If you were paying attention to last night's Apple live stream, where the new iPhone 6 and iPhone 6 Plus were announced, you'd have noticed that Apple has continued to forge its future by copying Android's past. Even as Apple finally increases the screen size of the iPhone it has done so in a way that gives me nostalgia for 2012 Android phones.
Under Steve Jobs, Apple was rigid about sticking to its guns as far as small screen sizes go. But the increasing dimensions of Android displays proliferated and it would appear external and market pressures finally got Apple to budge beyond a 4-inch diagonal (the new iPhone 6 and 6 Plus have 4.7 and 6 inch screens respectively). While this is big news for Apple fans, some snarky commenters have noted that the new iPhone 6 is basically a repackaged Nexus 4, as you can see below.
If you look at the display size and pixel density trends of the major Android flagships alongside the iPhone, you can see that it hasn't exactly been a linear progression, but rather that there tends to be a clump of higher pixel densities in the middle of the pack rather than at the large screened end, which traditionally don't push the pixel race as much as the mid-sized devices. Still, the overall trend has been toward larger screens and higher pixel densities across the board. Here's an infographic to demonstrate the point, starting at 2012:
As you can see, from the high 200 ppi range and low 300's in 2012, pixel densities increased through the 300's last year and in 2014 most of the major flagships are all sitting comfortably in the 400+ ppi range with a few outliers pushing beyond the 500 ppi mark. In 2014, you're hard put to find a major flagship with a screen below 5 inches and pixel density lower than 400 ppi.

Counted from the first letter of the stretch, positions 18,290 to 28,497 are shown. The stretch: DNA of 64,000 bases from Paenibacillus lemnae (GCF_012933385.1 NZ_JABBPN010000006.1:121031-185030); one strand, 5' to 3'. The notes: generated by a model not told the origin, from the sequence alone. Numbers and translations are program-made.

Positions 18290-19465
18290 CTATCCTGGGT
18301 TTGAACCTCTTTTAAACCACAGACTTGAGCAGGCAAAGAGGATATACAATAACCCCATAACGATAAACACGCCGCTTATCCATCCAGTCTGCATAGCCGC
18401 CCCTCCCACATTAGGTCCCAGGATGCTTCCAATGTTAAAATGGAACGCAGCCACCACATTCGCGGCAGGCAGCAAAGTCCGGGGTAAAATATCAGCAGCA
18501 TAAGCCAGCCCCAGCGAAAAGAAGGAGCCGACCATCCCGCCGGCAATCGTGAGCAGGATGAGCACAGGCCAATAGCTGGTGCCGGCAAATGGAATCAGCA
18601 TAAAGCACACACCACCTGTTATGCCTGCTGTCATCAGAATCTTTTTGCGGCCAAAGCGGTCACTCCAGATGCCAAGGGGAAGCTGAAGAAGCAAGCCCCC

The new iPhone 6 sticks with the magical 326 ppi we already saw on the iPhone 5, which is basically the same as the iPhone 4. Steve Jobs' influence is still holding sway at Apple, at least as far as pixel density goes, even if the iPhone 6 Plus has 401 ppi. Jobs famously claimed that anything over the ''magic number'' of 300 ppi is beyond the differentiation limit of the human retina. So is the iPhone 6 Plus a one-off or does it imply Apple will change its position in the future?
The new iPhone has a Retina HD display, which is just a smidgeon better resolution than traditional HD. Not Full HD, not QHD. It seems unlikely that Apple will go beyond 330 ppi for some time yet, at least in a smaller form factor anyway (the iPhone 6 Plus has 401 ppi, remember). Keep in mind that Samsung have already released the Galaxy S5 LTE-A with 577 ppi.
- Want to know the difference between LCD, AMOLED, Super AMOLED and Retina displays?
So why are things different in the Android world? Way back in 2011, Samsung announced the world's first HD smartphone: the Galaxy S2 HD LTE and six months later LG announced the world's first Full HD smartphone display. The first Full HD smartphone was 2012's HTC Butterfly. LG was the first to announce the first QHD display in 2013 but the first smartphone to ship with a QHD screen was the Oppo Find 7.
There is a constant debate about whether or not pixel densities above 330 ppi make a difference or not. Display technology companies clearly think they do, manufacturers of Android smartphones obviously think so too, and the market itself clearly supports these assumptions. But if the eye can't perceive any pixels in a phone with 326 ppi then what is the point of trying to double that figure? Why do Android OEMs and now Apple itself push beyond 330 ppi?
The science actually proves Jobs to be correct, given the exact parameters he provided for the ''magic number'' and yet many in the Android world claim you can spot pixels even when the science says you cannot. And so we return to the Nexus 4 and the iPhone 6. When I first unpacked my Nexus 4 I was blown away by the display. The prospect that I haven't seen anything better with my naked eye since then is an interesting thought to ponder.
What do you think of the ''magic number''? Where do you see the future of display sizes and pixel densities?